Did I mention that C got a raise? I can’t remember. That happened Monday, I think. It’s a nice one, too.

C’s step-dad is going to be moving, soon. I think the move is scheduled on June 25. He’s moving to a place that is closer to his son and daughter-in-law, and will have some assistance for him.

This is also palindrome week. It’s a little more than a week, as it actually began last Friday. A palindrome is, of course, a word or phrase (or in this case, dates) that is the same forwards and backwards. For example, “a car, a man, a maraca.” Obviously, punctuation does not have to be the same, just the letters. “A nut for a jar of tuna.” “Aibohphobia” (the fear of palindromes). Anyway, the reason this is palindrome week is that, from June 10, 2016 to June 19, 2016, the dates, in mm/ff/yy format, are palindromes! 6/10/16, 6/11/16, 6/12/16, and so on.


(From Praying With the Psalms)

Give ear, O Shepherd of Israel, you who lead Joseph like a flock. You who are enthroned upon the cherubim, shine forth.
Before Ephraim and Benjamin and Manasseh, stir up your might and come to save us!
Restore us, O God; let your face shine, that we may be saved!
O LORD God of hosts, how long will you be angry with your people’s prayers?
You have fed them with the bread of tears and given them tears to drink in full measure.
You make us an object of contention for our neighbors, and our enemies laugh among themselves.
Restore us, O God of hosts; let your face shine, that we may be saved!

Psalm 80:1-7

From the very beginning of creation, when God said, “Let there be light,” to the end of Revelation, that says, “They will see his face, . . . And night will be no more. They will need no light of lamp or sun, for the Lord God will be their light,” we see the mighty acts of God “under the image of light, his shining forth in creation and redemption.”

“‘Light of light, enlighten me, now anew the day is dawning; sun of grace, the shadows flee; brighten Thou my Sabbath morning; with Thy joyous sunshine blest, happy is my day of rest’ (Benjamin Schmolck, ‘Light of Light, Enlighten Me,’ translated by Catherine Winkworth). Amen.”

(From My Utmost For His Highest)

Get a Move On

. . .make every effort to supplement . . .
2 Peter 1:5

In verse 4, Peter tells us that we have “become partakers of the divine nature.” Chambers says that we now need to “screw your attention down and form habits, give diligence, concentration.” We are not born with habits; “we have to form habits on the basis of the new life God has put into us.” The exciting thing about this, to me, is that this is what the spiritual disciplines are all about. The timing of these readings, this year, is spot on. I am right in the middle of beginning to study and develop these disciplines in my life.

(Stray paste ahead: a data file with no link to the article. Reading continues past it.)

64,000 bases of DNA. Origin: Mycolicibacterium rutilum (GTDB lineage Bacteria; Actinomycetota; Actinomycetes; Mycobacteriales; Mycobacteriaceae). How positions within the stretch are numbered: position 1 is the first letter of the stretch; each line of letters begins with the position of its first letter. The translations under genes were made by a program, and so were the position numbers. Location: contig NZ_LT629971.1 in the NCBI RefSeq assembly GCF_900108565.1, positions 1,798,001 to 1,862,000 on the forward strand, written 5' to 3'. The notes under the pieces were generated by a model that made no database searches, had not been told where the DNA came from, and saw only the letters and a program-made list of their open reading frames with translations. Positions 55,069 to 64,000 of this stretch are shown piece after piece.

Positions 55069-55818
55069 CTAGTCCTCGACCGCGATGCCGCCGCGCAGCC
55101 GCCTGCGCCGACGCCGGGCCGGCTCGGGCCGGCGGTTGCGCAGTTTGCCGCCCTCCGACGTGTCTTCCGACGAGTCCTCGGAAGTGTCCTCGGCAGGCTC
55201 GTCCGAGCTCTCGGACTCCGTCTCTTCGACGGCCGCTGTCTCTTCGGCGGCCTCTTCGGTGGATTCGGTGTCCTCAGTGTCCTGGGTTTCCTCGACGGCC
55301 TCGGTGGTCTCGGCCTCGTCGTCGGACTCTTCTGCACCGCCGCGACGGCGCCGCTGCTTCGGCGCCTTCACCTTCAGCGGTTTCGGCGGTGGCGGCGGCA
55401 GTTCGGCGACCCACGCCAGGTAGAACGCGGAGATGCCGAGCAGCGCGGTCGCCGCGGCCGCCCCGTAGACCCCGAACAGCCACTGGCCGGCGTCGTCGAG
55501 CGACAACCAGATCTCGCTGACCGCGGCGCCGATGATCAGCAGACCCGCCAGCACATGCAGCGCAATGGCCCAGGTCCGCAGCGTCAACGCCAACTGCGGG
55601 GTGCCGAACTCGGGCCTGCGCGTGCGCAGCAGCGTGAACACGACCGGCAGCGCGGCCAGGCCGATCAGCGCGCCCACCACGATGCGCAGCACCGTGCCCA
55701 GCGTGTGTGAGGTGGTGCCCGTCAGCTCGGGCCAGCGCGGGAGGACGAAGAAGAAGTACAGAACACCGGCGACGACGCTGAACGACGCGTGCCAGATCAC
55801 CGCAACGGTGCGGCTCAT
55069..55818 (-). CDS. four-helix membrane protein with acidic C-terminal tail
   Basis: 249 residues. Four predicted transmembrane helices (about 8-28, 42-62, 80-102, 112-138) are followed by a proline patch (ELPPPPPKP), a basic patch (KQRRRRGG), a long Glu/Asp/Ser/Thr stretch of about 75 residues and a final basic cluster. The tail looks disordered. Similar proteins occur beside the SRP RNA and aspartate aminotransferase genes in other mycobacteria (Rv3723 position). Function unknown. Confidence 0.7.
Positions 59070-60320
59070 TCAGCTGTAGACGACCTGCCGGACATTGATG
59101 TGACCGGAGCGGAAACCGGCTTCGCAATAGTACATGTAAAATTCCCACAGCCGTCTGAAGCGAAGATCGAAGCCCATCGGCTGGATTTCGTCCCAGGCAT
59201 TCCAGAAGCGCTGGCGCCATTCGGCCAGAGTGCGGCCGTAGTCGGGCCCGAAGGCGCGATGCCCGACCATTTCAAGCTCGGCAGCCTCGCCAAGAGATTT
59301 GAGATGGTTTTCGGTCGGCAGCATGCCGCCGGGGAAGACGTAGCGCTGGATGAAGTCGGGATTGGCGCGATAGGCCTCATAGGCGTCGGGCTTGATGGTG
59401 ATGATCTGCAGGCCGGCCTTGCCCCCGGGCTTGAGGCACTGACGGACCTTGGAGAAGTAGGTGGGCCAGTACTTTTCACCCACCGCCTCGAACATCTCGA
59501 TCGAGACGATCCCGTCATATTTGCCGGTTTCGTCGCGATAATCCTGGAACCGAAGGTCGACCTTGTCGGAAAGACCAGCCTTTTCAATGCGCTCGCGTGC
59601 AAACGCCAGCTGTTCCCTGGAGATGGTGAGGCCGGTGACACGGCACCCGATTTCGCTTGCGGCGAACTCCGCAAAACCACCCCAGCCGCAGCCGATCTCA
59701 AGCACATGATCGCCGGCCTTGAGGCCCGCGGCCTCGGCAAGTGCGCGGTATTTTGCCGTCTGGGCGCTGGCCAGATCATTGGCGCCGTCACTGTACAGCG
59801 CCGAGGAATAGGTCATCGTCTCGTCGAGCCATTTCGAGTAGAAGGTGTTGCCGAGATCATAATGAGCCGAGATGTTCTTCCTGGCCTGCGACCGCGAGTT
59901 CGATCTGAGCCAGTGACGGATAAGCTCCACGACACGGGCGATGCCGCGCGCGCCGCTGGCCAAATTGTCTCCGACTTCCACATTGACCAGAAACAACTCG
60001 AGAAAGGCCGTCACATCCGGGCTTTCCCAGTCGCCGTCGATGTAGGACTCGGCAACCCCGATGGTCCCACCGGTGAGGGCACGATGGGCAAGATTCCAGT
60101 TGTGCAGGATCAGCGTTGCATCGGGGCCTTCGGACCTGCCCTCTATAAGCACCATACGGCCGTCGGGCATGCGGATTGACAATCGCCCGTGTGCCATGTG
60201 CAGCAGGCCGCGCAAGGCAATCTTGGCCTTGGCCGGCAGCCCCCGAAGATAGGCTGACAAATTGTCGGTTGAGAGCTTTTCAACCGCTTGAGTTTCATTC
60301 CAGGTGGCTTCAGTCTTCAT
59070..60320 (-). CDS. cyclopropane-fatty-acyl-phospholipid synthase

You see, we aren’t supposed to be illuminated all the time. We are to be “the common stuff of ordinary life exhibiting the marvel of the grace of God. Drudgery is the touchstone of character.” We tend to look for these grand things to do, but we need to focus on being obedient in the routines, the drudgery, of life. “Learn to live in the domain of drudgery by the power of God.”

“The tiniest detail in which I obey has all the omnipotent power of the grace of God behind it.”

Father, make me obedient in the domain of drudgery. Help me to develop the habits in the disciplines, habits that will make my life, my common, ordinary life exhibit the marvel of your grace.

Come, Lord Jesus!

The LORD bless you and keep you; the LORD make his face to shine upon you and be gracious to you; the LORD lift up his countenance upon you and give you peace.

Grace and peace, friends.

Balancing Inner and Outer

Good morning. It is Saturday, July 4, 2015. Independence Day in the U.S.

Today’s word of the day, from, is more of a phrase than a word, and it is Latin. It is e pluribus unum. It seems that there are a great many people who have forgotten what this motto of the United States of America means. It means, “out of many, one.”

Today is Hop A Park Day. And I have a feeling that a lot of people will be doing exactly that, since there will be many outdoor events celebrating Independence Day today.

Last night was tremendous, in so many ways. We had a great trip, picking up my mother, in the afternoon, and stopped at Pastafina, in Mineral Wells, for lunch, before heading back to Fort Worth. We had a few minutes to sit and relax, before heading to the Southlake Town Square for the event. We got to the Town Square at around 5:30, and the traffic and parking were already pretty bad. However, we were blessed (I don’t believe in “luck,” you know) to find a woman walking from a store toward the parking lot we were in. Miraculously, we were the only car following her. She went to a car, got in, and the car left, leaving a perfect parking space for us! We unloaded everything (three canvas chairs, a folding chair, a music stand, a trombone, and my bag of mutes and music), and headed for the pavilion.